2012 was a big year for black holes. Or, rather, for our understanding of them. First, Scientific American published a moderately terrifying paper titled “Black Holes are Everywhere” and then a team of researchers at Princeton University numerically solved the Einstein-hydrodynamic equations in order to determine that black holes are, in fact, way easier to create than previously thought.
Their findings showed that the formation of a black hole requires considerably less energy than previous calculations suggested. Meanwhile, perhaps at least partly because of these revelations, concern over the world-destroying possibility–no matter how unlikely–of a man-made particle collider opening up an Earth-swallowing black hole has remained omnipresent in the larger conversation around atomic research.
The “Ultrarelativistic Black Hole Formation” study from Princeton University, published in 2013, developed new computer models which they utilized to show that the formation of a black hole would actually require less than half the energy — 2.4 times less, to be precise — than previous research had determined. The study reports that the researchers found that “the threshold for black hole formation is lower (by a factor of a few) than simple hoop conjecture estimates, and, moreover, near this threshold two distinct apparent horizons first form postcollision and then merge.”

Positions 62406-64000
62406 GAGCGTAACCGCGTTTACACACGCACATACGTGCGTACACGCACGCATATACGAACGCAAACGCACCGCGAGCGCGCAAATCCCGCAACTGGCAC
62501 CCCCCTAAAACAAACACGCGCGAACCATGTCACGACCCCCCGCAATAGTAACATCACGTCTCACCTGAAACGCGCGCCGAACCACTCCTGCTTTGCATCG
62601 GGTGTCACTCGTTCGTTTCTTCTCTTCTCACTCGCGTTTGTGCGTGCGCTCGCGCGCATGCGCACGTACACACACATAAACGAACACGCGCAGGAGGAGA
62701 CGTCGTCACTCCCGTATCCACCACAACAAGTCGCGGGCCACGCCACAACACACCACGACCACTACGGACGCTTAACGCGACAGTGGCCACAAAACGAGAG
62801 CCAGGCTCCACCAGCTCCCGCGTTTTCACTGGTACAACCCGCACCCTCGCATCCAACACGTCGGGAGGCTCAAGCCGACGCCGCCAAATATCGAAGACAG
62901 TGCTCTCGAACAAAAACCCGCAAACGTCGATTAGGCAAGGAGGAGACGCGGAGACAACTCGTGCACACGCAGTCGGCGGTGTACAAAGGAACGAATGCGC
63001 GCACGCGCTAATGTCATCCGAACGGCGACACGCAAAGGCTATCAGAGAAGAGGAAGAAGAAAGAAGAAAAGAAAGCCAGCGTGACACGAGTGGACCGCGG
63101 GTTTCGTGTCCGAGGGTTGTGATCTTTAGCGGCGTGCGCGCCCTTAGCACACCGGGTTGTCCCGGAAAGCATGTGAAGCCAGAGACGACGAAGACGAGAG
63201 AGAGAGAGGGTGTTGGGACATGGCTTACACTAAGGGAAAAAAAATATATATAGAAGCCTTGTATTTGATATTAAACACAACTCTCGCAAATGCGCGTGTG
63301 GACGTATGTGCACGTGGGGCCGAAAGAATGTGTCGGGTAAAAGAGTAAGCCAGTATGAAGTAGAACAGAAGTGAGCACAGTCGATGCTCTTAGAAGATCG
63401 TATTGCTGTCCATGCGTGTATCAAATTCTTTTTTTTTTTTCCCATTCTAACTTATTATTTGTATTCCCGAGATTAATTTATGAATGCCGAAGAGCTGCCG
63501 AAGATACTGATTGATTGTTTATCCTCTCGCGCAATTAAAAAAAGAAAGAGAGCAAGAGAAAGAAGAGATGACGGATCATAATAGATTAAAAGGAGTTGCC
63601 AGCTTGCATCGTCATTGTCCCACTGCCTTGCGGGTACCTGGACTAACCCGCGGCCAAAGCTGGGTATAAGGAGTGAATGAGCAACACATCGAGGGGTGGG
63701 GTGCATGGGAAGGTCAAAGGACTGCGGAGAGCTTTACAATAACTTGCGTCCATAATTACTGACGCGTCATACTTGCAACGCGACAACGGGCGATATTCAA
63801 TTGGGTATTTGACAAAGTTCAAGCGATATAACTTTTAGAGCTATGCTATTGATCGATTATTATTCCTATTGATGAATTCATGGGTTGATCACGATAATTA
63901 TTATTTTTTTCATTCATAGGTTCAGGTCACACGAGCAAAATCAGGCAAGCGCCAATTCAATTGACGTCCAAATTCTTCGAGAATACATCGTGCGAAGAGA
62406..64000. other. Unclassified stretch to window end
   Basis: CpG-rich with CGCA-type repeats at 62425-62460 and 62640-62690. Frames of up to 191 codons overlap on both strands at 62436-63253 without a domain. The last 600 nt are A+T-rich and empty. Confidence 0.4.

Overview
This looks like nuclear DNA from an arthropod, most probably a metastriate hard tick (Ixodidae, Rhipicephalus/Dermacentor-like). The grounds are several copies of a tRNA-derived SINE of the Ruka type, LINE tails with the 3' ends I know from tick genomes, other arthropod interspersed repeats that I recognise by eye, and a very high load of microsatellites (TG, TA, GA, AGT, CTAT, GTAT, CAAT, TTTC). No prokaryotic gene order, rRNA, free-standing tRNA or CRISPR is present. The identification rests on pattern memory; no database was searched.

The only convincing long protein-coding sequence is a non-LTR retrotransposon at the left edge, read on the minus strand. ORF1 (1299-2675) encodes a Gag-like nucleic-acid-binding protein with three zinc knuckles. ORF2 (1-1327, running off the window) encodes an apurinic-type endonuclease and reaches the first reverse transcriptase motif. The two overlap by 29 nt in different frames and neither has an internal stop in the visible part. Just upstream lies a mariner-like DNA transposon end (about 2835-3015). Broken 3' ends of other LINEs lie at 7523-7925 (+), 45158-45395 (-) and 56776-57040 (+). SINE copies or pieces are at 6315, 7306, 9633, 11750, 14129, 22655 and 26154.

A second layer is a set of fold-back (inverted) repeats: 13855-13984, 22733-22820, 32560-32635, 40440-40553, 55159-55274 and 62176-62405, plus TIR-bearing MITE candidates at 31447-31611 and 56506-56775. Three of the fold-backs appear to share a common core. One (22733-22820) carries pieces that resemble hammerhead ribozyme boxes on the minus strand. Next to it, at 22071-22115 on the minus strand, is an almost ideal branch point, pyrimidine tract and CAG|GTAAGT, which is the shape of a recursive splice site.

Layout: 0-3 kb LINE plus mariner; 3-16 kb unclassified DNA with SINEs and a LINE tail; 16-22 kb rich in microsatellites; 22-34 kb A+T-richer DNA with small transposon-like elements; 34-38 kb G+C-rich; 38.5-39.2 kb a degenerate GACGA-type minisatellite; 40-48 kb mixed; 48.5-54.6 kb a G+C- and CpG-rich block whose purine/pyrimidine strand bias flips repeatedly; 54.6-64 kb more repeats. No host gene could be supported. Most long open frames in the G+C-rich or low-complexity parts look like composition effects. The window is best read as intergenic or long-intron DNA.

Credit: W. E. East and F. Pretorius, Phys. Rev. Lett. (2013)
As a report at Phys.org explains,
“Researchers know that it is theoretically possible to create black holes because of Einstein’s Theory of Relativity—particularly the part describing the relationship between energy and mass—increasing the speed of a particle causes its mass to increase as well.”
This is what drove the Princeton researchers to form a computer model based on Einstein’s original hydrodynamic equations. The model “provides a virtual window for viewing what happens when two particles collide—they focus their energies on each other and together create a combined mass that pushes gravity to its limit and as a result spawns a very tiny black hole. That result was expected—what was surprising was that the team found that their model showed that such a collision and result would require 2.4 times less energy than has been previously calculated to produce such a tiny black hole.”
And our galaxy is positively chock-full of them.